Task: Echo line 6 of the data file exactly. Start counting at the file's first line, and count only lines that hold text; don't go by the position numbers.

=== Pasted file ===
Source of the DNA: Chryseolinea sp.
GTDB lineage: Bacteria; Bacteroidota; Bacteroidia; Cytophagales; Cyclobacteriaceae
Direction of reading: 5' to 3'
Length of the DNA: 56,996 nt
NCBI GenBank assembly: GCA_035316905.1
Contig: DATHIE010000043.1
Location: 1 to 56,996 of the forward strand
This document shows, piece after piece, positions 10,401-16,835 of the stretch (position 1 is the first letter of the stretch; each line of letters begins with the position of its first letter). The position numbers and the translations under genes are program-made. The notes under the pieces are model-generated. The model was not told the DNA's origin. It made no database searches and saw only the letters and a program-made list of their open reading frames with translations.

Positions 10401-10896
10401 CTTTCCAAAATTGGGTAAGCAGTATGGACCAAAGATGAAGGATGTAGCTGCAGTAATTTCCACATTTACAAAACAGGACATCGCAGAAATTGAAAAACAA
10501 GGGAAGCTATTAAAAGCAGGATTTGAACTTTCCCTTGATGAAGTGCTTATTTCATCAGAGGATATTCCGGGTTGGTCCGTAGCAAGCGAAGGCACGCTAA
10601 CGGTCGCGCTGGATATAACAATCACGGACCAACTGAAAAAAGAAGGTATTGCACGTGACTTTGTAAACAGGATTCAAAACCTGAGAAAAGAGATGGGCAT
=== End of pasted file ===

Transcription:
Contig: DATHIE010000043.1